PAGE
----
Concerns have been raised that the US government is limiting scientific collaboration between US and Cuban scientists – to the detriment of US citizens.
A planned joint research programme into arboviruses – mosquito-borne pathogens that include the Zika, chikungunya, and dengue viruses – has ground to a halt. Mosquitos that spread Zika and dengue are present in 75 per cent of US territory.
Cuba has an international reputation in tropical medicine. Gail Reed, founder of the US-based organisation Medical Education Cooperation with Cuba (MEDICC), told Cuban magazine Granma in December that “the fullest knowledge about these viruses is to be found in Cuba”, at the Pedro Kourí Institute of Tropical Medicine (IPK)”.
In June the US National Institutes of Health (NIH) approved four 1-year grants, each paying up to $50,000. IPK won all four grants, including studies of dengue immunity and tests of the Wolbachia bacterium’s ability to tamp down arbovirus transmission.
As recently as July, a top official from NIH told medical journal The Lancet how important the collaboration is. “The NIH is interested in the scientific collaboration opportunities we feel the IPK and IPK scientists offer to US scientists”, said Gray Handley, associate director for international research affairs at the NIH's National Institute of Allergy and Infectious Diseases. “But we are also pleased to be part of the effort to welcome Cuban scientists into the global community.”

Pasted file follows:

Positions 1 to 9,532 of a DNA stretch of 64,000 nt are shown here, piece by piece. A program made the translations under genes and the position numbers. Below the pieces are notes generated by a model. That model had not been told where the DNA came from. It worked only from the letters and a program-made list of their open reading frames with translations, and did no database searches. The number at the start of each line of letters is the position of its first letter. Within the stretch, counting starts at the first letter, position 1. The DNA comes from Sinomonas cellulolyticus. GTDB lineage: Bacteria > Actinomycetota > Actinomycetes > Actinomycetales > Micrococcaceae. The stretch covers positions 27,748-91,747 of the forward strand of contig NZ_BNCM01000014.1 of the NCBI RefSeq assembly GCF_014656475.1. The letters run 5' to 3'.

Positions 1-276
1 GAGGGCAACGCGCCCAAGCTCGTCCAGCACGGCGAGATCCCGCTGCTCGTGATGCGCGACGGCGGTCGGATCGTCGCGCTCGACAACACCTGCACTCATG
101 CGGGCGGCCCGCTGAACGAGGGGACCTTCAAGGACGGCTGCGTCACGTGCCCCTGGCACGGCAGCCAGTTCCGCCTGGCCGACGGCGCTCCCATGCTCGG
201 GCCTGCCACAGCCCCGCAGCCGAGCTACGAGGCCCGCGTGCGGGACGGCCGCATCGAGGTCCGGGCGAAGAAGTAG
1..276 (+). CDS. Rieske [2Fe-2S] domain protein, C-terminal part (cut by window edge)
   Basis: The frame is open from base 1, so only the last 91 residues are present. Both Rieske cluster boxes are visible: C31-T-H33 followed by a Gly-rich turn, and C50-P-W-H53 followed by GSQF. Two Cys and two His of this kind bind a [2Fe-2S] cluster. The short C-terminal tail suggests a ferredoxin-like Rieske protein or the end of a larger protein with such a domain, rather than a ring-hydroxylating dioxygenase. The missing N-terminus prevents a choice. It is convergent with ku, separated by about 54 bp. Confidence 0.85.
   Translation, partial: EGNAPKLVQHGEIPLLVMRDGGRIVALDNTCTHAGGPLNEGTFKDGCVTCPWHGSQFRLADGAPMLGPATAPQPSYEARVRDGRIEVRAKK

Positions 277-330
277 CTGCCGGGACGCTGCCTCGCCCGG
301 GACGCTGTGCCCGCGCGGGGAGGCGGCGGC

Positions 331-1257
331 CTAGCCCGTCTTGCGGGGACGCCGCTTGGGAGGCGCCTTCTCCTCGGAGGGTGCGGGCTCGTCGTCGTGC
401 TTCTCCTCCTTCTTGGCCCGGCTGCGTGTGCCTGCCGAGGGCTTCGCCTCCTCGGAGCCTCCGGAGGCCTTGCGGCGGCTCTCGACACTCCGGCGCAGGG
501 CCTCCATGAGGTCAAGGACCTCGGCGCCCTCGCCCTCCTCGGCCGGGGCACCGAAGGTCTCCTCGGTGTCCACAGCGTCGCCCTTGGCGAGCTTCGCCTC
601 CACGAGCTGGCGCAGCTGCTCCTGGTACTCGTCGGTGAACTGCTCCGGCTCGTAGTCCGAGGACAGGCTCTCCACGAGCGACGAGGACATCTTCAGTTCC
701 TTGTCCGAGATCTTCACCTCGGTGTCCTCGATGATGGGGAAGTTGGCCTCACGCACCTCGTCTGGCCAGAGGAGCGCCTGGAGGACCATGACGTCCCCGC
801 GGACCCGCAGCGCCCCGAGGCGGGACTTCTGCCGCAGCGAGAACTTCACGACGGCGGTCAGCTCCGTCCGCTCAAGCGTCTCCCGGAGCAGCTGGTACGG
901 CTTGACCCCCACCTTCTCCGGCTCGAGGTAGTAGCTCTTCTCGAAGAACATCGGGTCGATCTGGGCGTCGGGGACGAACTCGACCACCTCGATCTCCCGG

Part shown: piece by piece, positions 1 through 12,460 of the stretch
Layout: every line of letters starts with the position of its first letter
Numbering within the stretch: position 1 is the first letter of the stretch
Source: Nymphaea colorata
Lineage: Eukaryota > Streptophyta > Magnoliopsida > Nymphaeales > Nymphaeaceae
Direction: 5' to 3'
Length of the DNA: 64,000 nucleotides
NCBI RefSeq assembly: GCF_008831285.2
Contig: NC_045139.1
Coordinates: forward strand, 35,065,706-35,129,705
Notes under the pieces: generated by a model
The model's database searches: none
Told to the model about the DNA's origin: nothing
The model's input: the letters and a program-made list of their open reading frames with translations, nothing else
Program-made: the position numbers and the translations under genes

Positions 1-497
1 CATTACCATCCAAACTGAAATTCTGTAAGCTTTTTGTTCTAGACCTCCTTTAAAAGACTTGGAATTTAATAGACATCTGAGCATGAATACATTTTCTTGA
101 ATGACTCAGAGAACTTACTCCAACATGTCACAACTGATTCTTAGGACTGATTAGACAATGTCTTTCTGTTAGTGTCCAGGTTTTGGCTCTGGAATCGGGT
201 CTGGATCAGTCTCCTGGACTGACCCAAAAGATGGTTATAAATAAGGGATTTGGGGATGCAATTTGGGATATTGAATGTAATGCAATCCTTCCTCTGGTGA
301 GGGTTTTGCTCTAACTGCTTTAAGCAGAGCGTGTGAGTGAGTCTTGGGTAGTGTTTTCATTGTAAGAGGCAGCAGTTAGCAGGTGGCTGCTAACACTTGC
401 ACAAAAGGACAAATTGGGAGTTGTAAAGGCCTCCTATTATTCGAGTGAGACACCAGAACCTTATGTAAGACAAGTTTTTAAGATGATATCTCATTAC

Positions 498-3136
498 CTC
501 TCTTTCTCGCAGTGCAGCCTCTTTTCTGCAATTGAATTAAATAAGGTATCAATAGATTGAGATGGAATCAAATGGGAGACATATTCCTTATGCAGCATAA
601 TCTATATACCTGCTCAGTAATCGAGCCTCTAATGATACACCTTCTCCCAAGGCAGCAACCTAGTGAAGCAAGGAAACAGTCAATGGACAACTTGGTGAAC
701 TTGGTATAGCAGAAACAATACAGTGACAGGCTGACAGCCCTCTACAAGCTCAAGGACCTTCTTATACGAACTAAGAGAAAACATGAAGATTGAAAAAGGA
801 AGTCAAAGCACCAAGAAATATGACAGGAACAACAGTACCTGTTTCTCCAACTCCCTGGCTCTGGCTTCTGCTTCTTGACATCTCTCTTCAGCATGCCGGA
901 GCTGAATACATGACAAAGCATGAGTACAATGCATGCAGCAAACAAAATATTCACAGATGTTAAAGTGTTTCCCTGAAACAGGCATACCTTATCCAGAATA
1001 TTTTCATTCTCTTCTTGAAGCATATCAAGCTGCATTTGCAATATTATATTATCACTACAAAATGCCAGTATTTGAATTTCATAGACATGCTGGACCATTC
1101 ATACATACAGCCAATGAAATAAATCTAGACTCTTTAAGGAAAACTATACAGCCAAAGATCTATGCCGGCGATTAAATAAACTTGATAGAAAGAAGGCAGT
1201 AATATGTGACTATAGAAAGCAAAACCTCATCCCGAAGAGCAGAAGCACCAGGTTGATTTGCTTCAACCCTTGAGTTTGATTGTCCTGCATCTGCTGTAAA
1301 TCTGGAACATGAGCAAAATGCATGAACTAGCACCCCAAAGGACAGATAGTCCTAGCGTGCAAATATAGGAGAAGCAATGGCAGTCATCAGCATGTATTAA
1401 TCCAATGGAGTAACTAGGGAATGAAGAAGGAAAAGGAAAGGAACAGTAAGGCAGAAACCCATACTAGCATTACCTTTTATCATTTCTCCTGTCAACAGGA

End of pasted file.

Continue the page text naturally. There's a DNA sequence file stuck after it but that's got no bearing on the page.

Yet since November IPK has been informed that the four grants are “on hold”. This coincides with new US government regulations further restricting travel, trade and exchange with Cuba. MEDICC says these will make health cooperation more difficult, but it intends to continue its work with Cuban health professionals and is encouraging others in the US to do the same.